So the bath water is probably getting cold here and it's time to get these gals out of the tub and get me a shower. A new week is on the horizon. Two weeks until graduation and they will be full but I feel as ready as I'm going to get! Just one final note to end on. The other day a neighbor helped us load up a whole bunch of logs that we plan to get milled up. They have been laying around for a long time as we figured out how to get them from point a to b to c. Well, with the right machine going from point a to b happened in less than 1/2 hour. They are now loaded on a trailer to go to point c this week. When a big machine is needed, it sure does come in handy. 
That said, I love that most of the time the tools we use are quiet, they are safe to have kids around while we work, and this is the kind of scene I walk out to work in. Eager for my next stint of weeding to come around! The weather couldn't be more perfect for it!

Sunday, April 15, 2018

Dumb Luck—Two Kinds (by Jason)

We located our “Root Patch,” as we call it, in a location on our place that has some of the least suitable soil for growing tubers.  Partly this was dumb luck of the unfortunate sort, in the sense that we made the decision to develop ground for tuber growing based on topography (the least sloped soil on our place…less erosion after digging disturbs soil profoundly), convenience (not as close to the house as spices, but not so far as to be laborious to haul in the crop), and possibility (hey, you have to work with what’s available, and that was one of the few places not covered with woods or Autumn Olive scrub).  After these factors combined to make the location obvious, we set about the development of the soil for the purpose.  What does that imply?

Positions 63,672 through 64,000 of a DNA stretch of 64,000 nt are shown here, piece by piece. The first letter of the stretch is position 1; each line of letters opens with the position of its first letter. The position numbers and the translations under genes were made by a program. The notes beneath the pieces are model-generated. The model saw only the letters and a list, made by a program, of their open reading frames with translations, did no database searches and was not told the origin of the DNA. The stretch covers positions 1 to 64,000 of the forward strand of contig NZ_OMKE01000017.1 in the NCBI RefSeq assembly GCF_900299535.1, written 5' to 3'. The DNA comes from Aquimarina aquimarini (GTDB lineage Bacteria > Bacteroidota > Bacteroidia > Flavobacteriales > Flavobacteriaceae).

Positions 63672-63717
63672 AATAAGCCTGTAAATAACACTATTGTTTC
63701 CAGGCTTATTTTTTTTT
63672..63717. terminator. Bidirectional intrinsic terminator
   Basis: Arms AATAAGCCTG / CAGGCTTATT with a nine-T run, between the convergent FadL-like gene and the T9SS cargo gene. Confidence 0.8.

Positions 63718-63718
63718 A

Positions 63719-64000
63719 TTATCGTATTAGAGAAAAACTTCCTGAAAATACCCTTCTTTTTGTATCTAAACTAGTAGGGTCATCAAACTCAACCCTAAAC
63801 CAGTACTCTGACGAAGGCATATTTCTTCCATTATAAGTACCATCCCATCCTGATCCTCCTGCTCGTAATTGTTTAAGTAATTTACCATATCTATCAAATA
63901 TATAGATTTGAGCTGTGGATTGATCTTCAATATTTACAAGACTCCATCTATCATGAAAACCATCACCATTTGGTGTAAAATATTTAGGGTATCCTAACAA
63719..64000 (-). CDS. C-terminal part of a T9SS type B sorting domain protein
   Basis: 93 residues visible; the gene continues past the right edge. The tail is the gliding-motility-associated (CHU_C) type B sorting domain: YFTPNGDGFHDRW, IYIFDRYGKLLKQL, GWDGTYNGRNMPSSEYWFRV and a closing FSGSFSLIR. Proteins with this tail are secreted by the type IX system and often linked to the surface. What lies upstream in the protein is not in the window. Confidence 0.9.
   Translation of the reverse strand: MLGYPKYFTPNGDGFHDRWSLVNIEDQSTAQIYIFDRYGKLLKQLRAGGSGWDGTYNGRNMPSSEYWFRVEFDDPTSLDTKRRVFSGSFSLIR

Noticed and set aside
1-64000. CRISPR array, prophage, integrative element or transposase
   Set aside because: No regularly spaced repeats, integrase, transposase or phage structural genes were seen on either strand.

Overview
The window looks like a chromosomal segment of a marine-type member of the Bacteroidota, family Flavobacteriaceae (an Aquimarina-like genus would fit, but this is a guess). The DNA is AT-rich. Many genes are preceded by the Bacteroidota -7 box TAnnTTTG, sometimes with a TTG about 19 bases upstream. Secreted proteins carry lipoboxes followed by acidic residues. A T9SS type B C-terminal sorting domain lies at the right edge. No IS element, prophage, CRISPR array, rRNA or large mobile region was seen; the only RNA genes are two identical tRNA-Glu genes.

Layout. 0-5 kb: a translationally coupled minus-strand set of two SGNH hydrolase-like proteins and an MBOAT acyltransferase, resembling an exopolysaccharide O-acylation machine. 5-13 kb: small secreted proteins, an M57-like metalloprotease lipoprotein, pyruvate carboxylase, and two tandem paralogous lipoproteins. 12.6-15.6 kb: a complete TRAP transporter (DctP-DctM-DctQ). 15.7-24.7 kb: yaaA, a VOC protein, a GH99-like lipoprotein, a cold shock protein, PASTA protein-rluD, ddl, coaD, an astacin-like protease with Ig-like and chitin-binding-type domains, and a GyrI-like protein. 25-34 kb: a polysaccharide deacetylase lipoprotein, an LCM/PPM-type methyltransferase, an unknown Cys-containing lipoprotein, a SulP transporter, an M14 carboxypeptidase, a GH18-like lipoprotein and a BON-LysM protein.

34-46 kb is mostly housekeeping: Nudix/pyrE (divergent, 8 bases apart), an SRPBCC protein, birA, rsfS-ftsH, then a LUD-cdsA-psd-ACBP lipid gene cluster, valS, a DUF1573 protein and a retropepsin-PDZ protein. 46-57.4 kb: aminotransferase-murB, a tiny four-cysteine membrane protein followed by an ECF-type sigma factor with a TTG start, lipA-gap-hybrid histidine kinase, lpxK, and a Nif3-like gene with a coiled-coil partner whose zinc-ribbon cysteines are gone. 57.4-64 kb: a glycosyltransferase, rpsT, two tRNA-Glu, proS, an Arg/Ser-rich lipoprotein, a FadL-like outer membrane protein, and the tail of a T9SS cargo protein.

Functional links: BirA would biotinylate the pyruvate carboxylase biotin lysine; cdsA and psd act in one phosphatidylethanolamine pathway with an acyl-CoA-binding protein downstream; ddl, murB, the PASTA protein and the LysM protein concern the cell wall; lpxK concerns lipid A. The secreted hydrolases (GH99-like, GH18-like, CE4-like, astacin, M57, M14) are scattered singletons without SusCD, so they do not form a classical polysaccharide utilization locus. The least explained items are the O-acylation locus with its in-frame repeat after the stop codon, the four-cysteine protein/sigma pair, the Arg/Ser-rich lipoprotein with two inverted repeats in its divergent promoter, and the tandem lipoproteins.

Well, first we had to transition the soil from grass and scrub land to agricultural soil.  Having already learned how vulnerable this soil is to compaction after tillage, (and having this bent anyway) we opted for hand tool work.  That is more or less as arduous as it sounds.  After hacking grooves among the roots, rocks, and grass clumps to receive our potato chunks, we then had only to dislodge the rest of the turf and cut through more roots to get enough loose material for hilling once the sprouts emerged.  At every stage we hauled out as many rocks as we had time for.  I am convinced that we harvested more calories each year than we expended…but not by a whole lot!  After four years of this, we had converted four 12 foot by 100 foot areas to what might pass for agricultural soil, and we then could ascertain what kind of condition it was in for growing potatoes once every four years (we selected a four-year crop rotation scheme for that system).

The answer is that it kind of stinks.  Sometimes literally, because water does not drain out of some of the soil very readily, it turns out, rendering conditions anaerobic (lacking oxygen).  Microbes that operate in anaerobic conditions tend to produce compounds humans find obnoxious.  Think drain pipes, the bottom of your compost pail after it’s sat for a week, water from a vase with an old bouquet of daisies in it…you get the picture.